Thanks JC. In these conversations I definitely want to be “one broken sinner in need of Jesus to another broken sinner.” The gospel leaves no ground for self-righteousness on any of our parts. But nonetheless, the Bible does call certain actions sinful and even certain desires of the heart as sinful. What’s hard for me is I believe the Bible is pretty unequivocal about this– homosexuality acted out and consequently homosexual marriage, is sin. Our culture, to me, seems to be saying, “We want you to accept homosexuality, and in particular homosexual marriage, as morally sinless and equivalent to heterosexual marriage.” As someone committed to the authority of the Bible I want to be seen as loving and caring, because I believe I truly am, but if I believe homosexuality acted out, along with all other forms of broken sexuality, is sin, don’t I need call it sin? What is often unclear to me as I listen to interviews such as this, and what many well-known Christian leaders say and write, is a clear answer to Roger’s questions above– is homosexuality immoral and a sin? As I said already, I realize culture doesn’t see it that way so should we be fuzzy or unclear about sin that people might like us and think better of us? It seems to me that it is always our brokenness and sinfulness that drives us to see our need of Jesus as the one who took my brokenness and gives me grace to walk out His will for my life– as hard as that might be.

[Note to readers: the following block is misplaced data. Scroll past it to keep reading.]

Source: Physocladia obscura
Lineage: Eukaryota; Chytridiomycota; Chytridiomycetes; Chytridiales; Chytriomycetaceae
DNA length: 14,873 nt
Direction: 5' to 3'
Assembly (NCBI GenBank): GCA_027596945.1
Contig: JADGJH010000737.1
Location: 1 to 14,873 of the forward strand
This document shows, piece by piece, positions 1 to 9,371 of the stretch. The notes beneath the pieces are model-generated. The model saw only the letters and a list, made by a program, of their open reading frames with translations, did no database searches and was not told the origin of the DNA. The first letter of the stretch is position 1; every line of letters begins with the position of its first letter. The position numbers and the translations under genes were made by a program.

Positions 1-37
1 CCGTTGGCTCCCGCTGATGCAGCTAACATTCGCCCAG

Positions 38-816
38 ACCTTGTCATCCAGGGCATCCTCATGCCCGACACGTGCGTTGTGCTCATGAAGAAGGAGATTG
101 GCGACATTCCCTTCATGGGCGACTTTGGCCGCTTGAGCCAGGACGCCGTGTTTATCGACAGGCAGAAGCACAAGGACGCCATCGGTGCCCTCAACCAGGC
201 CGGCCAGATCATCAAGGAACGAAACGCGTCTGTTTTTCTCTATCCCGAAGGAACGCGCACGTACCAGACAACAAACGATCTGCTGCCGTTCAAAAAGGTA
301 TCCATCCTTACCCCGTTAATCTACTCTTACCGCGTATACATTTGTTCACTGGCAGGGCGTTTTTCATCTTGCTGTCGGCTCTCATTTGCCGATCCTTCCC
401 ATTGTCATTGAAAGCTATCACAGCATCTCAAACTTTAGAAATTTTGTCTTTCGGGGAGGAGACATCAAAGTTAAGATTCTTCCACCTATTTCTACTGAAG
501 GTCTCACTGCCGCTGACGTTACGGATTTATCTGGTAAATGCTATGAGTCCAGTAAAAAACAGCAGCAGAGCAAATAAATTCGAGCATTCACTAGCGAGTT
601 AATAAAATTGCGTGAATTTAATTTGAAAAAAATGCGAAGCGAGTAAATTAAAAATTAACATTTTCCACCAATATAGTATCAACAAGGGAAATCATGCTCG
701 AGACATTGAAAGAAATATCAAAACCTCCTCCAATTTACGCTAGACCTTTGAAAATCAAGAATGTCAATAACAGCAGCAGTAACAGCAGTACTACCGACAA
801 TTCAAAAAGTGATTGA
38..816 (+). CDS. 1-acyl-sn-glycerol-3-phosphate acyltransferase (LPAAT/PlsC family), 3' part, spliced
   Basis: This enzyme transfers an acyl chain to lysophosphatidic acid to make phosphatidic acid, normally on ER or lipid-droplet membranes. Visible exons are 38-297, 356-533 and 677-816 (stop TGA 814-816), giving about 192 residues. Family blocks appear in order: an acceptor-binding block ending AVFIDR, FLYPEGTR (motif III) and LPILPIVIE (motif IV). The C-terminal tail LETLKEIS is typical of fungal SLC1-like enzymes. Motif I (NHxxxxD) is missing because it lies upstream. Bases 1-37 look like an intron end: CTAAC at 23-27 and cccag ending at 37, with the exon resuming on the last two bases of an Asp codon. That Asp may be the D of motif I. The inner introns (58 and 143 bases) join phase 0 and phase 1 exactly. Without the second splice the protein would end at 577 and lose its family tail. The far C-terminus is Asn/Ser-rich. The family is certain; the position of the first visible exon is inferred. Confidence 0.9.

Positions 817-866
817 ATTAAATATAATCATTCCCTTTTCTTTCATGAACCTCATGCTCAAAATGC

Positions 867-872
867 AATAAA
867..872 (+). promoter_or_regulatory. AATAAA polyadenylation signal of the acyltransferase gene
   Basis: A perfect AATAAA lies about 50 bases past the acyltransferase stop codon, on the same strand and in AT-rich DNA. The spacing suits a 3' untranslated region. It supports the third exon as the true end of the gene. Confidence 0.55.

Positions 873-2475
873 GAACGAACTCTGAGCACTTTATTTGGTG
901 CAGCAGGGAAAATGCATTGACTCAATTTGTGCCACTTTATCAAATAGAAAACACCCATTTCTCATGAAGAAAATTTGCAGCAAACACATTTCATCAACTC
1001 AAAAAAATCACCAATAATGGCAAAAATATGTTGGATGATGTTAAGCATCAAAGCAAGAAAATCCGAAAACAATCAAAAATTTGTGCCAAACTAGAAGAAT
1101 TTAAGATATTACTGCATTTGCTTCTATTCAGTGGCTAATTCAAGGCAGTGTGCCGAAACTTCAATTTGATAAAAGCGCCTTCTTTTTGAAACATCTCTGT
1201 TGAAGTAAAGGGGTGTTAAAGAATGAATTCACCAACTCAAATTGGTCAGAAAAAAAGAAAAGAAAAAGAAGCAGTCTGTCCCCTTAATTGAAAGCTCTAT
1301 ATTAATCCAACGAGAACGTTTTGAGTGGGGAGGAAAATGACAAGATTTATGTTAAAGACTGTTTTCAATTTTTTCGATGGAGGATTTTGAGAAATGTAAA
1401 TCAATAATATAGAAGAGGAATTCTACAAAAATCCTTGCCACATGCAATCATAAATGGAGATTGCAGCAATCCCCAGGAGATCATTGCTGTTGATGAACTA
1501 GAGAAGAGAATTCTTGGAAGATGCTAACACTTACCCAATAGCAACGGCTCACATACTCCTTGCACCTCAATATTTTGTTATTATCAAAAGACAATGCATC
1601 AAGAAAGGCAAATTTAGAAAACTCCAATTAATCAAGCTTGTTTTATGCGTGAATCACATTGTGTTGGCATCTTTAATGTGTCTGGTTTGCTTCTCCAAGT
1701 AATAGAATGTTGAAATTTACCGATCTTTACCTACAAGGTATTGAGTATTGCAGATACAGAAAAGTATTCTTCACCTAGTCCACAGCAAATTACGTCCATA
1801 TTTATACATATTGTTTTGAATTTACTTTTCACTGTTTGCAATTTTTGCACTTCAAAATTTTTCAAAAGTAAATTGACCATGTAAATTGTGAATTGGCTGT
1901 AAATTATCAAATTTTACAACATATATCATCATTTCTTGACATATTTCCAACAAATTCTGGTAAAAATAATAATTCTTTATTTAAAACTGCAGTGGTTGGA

6. Joe Robideaux on October 13, 2015 at 2:25 pm

    Really appreciated this interview. I’ve always loved the concept that theology should never get in the way of ministry.

    • Cheryl on September 3, 2016 at 7:17 pm

      Yes, Jesus never let theology get in the way of ministry (sheesh)

Leave a Comment





This site uses Akismet to reduce spam. Learn how your comment data is processed.